Thinking, Fast and Slow

Rating: 5 out of 5.

Danny Kahneman and his late partner Amos Tversky are the most important psychologists of the past several decades. Their research has exposed fallacies in human decision-making and many of the most basic assumptions of the field of economics. In short—humans are not rational beings, but instead intuitive ones with some weak control of reason at their disposal. Not only is this demonstrated in their experiments, but it can be subjectively experienced while reading the book. Throughout, Prof Kahneman will give you a couple of preference choices, you might pick them with all the logic you might muster, and he will still show you to be self-contradictory a few paragraphs later. He and Tversky brought to the fore the use of heuristics and mental models, and this has been their work of which I’ve been most appreciative.

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Algorithms to Live By

Rating: 4 out of 5.

Despite not professionally using my degree at all, I’m consistently happy for having studied Computer Science. The field is so rich in mathematical structures that underlay so many things in the world. It’s made me a better thinker in all respects. In this book, Brian Christian does a masterful job at sharing all the basics of an undergraduate CS level knowledge in terms useful for everyone. I don’t think you’ll need a CS degree to follow along, although it certainly helped with my speed of comprehension.

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How to Have Impossible Conversations

Rating: 5 out of 5.

I’ve had the pleasure of having many contentious conversations over the past couple of years. This book dissects many of the problems and cognitive distortions present in these types of arguments and poses solutions to all of them.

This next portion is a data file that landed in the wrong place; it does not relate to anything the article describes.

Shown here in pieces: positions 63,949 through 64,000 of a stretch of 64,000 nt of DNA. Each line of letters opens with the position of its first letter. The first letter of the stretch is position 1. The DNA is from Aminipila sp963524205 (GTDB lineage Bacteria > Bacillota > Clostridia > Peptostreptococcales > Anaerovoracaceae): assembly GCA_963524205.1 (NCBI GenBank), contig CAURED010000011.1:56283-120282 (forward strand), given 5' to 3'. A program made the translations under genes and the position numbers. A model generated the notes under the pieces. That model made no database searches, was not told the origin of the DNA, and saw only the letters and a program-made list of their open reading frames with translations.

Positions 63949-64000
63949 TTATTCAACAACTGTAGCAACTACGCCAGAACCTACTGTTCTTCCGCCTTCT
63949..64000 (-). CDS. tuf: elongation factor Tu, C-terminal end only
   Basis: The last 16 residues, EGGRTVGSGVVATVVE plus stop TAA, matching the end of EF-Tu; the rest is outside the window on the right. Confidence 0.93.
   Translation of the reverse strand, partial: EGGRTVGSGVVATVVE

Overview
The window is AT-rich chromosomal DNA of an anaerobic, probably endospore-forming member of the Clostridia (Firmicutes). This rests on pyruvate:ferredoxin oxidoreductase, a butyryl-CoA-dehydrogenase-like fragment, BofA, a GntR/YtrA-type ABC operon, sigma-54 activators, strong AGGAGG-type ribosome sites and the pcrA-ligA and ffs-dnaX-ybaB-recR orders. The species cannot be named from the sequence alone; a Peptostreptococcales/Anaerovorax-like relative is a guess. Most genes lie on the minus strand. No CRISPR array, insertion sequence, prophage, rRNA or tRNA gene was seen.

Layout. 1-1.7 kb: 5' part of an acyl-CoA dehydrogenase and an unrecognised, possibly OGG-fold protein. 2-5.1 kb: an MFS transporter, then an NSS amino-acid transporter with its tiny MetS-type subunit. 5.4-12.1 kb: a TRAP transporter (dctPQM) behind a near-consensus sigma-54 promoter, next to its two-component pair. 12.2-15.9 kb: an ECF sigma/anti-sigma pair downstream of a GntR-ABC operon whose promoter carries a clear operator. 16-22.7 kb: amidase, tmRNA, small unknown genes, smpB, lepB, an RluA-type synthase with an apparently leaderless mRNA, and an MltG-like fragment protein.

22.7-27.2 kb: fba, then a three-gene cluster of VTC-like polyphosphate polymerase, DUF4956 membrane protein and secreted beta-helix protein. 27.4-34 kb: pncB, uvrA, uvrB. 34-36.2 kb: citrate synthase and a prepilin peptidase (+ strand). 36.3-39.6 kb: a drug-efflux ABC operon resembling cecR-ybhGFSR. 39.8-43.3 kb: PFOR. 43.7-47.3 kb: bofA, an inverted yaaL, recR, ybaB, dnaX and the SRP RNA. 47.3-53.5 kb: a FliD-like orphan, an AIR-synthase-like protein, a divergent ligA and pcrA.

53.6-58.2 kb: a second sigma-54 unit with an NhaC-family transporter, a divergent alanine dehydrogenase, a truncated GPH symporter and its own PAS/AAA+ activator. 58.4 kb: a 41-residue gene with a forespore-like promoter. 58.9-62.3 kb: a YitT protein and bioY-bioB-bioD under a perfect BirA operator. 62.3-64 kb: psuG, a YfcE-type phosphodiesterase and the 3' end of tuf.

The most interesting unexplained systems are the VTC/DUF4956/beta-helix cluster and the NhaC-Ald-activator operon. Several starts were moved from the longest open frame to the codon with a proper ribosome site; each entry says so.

All of the best techniques I’ve accidentally stumbled upon over the years (Rappaport’s Rules, understanding falsifiability, etc) are here, plus more. I particularly enjoyed its focus on epistemology: understanding why someone holds a belief gives more leeway to challenge its foundations. I also appreciated the use of scales: “On a scale of 1-10, how sure are you?”—These types of questions open room for doubt which can be explored without needing to force it. There is a lot of good phraseology and techniques for even the most advanced quarreler to learn from.

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The Undoing Project

Rating: 4 out of 5.

The Kahneman and Tsversky collaboration produced some of the most interesting and consequential work in the social sciences of the past century. Michael Lewis is an excellent author, and told their story with enjoyable and exhaustive narrative. The reader gets to learn not just about what their psychological discoveries were, but how and why they came to be.

I found Michael Lewis’s framing of their psychological work particularly interesting. In Moneyball, the focus is on how decision making can be made perfect and logical. In Kahneman and Tsversky’s work, the focus is on why decision making is not that way.

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The Great Mental Models, Vol. 1

Rating: 4 out of 5.

Shane Parrish’s website Farnam Street is one of my favorite on the internet. His collection of mental models is large, clear, and concise. It is the inspiration for me to have begun collecting mental models. When I found out he was writing a book—or, more precisely, a series of books—I was ecstatic, and preordered this months ahead of time.

It was good. He spoke through a number of the important mental models, cognitive distortions, and more. I took many useful notes. I found his organization of writing unique in that he introduced all the characters up front at the beginning of each chapter, and this was a novel technique I appreciated. If I were to find fault in the book, it would be that some of his examples don’t fully represent the models he is trying to illustrate. Still, they worked well enough.

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